Hyperglycaemia, Hypoglycaemia, and Blood Glucose Control in Diabetes: Symptom Perceptions and Treatment Strategies

William H. Polonsky, C. L. Davis, A. M. Jacobson, B. J. Anderson

Research output: Contribution to journalArticlepeer-review

17 Scopus citations


Recent research has suggested that patients with Type 1 diabetes who are in chronically poor blood glucose control perceive hyperglycaemia differently from those who are in good control. To extend these observations 181 insulin‐treated patients with Type 1 or Type 2 diabetes were studied. Patients completed a self‐report questionnaire which included items concerning feelings about high and low blood glucose levels and strategies for maintaining blood glucose control. Glycosylated haemoglobin levels were also measured. We hypothesized that level of blood glucose control would: (1) be associated with perceptions of hyperglycaemia and treatment strategies for managing hyperglycaemia and (2) not be associated with perceptions and strategies concerning hypoglycaemia. In comparison with those in ‘acceptable’ or ‘poor’ blood glucose control, those in ‘good’ control perceived symptoms of hyperglycaemia at lower blood glucose levels (p < 0.001) and felt physically best at lower blood glucose levels (p < 0.001). They also began treatment for hyperglycaemia at lower glucose levels (p < 0.05), set lower minimal (p < 0.001) and maximal (p < 0.001) glucose levels as treatment goals, and tested their blood glucose levels more frequently (p < 0.05). Among Type 1 diabetic patients, those in ‘good’ control reported experiencing hypoglycaemia at lower glucose levels than those in ‘acceptable’ or ‘poor’ control (p < 0.05). No differences in treatment strategies of hypoglycaemic symptoms were apparent. This study suggests an influence of patients' perceptions of symptoms and treatment in self‐care of diabetes. 1992 Diabetes UK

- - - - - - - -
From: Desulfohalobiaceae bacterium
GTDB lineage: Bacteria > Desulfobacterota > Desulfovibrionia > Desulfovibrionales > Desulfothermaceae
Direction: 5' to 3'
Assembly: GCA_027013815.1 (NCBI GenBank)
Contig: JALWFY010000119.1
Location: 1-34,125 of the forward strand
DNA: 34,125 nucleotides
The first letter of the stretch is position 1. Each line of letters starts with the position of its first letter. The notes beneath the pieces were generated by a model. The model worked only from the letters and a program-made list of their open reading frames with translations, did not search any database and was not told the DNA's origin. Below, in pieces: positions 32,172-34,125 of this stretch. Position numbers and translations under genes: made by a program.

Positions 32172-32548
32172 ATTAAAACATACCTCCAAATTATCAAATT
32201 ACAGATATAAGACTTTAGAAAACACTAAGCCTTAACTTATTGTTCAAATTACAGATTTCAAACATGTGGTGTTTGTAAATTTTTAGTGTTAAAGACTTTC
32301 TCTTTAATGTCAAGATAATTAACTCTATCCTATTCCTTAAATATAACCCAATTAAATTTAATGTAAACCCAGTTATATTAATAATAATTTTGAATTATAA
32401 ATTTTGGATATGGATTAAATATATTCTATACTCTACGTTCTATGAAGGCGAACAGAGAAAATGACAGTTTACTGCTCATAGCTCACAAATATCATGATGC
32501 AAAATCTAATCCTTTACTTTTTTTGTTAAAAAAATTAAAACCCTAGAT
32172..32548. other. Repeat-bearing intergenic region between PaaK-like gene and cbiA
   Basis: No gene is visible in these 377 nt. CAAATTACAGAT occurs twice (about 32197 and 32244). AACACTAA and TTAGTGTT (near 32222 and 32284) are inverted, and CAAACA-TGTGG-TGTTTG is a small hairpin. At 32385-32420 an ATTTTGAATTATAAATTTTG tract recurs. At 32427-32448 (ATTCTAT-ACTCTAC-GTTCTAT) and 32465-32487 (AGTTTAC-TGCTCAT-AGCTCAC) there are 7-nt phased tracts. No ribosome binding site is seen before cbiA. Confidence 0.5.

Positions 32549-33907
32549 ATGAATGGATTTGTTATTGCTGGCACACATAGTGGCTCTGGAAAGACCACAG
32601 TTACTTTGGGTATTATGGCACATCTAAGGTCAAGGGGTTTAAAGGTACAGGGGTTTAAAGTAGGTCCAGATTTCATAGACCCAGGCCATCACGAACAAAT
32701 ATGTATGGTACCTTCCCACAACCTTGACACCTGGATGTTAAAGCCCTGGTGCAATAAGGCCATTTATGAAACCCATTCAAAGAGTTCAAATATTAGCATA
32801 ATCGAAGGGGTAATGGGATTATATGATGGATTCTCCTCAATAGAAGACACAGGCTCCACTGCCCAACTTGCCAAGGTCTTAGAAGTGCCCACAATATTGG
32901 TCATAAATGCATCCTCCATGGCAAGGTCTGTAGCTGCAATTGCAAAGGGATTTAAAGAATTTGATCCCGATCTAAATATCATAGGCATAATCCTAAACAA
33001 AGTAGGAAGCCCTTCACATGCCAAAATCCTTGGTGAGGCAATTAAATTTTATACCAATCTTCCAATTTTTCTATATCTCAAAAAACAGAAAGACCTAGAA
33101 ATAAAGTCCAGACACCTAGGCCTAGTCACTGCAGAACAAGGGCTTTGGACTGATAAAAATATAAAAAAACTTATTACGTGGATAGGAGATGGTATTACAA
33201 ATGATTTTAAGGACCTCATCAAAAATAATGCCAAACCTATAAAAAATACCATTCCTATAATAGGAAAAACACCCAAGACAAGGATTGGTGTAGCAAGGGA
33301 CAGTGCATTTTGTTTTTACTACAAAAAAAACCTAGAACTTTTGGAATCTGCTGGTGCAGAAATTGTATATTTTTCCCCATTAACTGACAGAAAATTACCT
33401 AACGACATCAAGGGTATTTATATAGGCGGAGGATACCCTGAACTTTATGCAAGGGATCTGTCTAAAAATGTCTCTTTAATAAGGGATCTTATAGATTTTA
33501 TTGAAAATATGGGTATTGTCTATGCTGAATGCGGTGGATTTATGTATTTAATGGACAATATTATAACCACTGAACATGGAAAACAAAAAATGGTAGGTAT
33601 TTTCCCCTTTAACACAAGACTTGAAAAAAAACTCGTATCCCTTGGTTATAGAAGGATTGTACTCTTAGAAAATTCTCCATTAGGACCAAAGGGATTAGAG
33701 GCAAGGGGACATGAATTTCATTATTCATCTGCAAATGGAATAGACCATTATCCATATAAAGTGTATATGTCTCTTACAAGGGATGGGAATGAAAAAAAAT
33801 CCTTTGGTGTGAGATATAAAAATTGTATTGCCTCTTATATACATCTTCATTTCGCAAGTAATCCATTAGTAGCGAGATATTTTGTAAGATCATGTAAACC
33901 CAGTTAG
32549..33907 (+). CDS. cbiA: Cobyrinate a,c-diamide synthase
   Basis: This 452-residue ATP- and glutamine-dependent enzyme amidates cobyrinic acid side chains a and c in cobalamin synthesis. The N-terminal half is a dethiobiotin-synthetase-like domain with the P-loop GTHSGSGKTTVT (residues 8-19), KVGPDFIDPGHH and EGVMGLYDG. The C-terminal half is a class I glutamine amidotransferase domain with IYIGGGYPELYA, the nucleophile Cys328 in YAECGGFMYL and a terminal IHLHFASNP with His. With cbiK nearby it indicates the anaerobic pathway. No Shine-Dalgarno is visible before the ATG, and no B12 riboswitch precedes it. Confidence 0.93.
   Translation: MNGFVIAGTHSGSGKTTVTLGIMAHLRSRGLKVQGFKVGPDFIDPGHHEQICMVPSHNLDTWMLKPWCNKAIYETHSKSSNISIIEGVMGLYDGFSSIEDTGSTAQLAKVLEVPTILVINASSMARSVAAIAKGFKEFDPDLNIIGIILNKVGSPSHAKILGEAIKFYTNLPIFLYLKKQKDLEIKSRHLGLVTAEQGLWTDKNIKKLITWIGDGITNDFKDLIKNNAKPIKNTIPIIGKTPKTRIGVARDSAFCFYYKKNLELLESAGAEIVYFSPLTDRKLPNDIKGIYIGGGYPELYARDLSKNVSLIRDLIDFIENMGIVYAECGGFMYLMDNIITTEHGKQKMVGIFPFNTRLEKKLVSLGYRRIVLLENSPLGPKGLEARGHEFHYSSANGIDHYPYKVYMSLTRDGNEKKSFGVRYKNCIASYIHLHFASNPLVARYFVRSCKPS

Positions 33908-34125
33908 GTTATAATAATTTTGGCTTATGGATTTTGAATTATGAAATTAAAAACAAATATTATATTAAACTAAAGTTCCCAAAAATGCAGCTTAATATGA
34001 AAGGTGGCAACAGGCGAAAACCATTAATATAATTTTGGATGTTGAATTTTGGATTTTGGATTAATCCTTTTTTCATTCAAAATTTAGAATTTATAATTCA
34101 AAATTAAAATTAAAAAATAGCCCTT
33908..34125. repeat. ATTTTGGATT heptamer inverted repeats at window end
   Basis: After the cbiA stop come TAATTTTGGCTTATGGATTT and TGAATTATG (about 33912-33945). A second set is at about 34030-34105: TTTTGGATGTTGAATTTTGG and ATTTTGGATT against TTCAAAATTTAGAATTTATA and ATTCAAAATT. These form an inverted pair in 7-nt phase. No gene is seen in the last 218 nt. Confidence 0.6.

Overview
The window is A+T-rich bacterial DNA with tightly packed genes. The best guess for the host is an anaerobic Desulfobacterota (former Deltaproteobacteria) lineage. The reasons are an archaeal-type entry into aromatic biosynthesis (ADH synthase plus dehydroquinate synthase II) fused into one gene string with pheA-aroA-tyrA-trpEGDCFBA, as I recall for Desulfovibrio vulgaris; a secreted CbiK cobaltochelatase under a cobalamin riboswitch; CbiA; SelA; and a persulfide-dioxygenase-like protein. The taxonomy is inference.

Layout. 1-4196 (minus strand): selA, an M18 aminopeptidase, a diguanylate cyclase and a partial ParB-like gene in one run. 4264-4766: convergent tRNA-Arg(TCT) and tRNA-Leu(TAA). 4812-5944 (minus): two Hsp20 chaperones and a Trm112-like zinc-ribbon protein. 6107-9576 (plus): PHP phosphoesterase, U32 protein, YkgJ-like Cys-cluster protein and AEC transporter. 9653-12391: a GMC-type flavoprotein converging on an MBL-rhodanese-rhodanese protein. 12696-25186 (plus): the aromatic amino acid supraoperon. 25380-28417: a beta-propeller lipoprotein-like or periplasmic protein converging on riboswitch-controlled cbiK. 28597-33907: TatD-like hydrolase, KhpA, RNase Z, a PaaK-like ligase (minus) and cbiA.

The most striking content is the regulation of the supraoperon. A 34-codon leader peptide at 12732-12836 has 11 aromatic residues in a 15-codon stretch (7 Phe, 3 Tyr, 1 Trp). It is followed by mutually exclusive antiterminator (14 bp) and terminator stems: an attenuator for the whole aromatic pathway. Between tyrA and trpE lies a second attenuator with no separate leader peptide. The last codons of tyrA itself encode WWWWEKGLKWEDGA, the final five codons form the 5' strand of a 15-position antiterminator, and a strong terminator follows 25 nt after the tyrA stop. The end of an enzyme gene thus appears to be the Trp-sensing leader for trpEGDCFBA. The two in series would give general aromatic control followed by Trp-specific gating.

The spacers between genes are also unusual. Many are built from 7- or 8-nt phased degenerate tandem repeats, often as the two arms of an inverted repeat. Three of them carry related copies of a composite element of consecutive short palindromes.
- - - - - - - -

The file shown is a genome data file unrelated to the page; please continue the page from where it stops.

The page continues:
Original languageEnglish (US)
Pages (from-to)120-125
Number of pages6
JournalDiabetic Medicine
Issue number2
StatePublished - Mar 1992


  • Diabetes
  • Hyperglycaemia
  • Self‐care strategies
  • Symptom perception

ASJC Scopus subject areas

  • Internal Medicine
  • Endocrinology, Diabetes and Metabolism
  • Endocrinology


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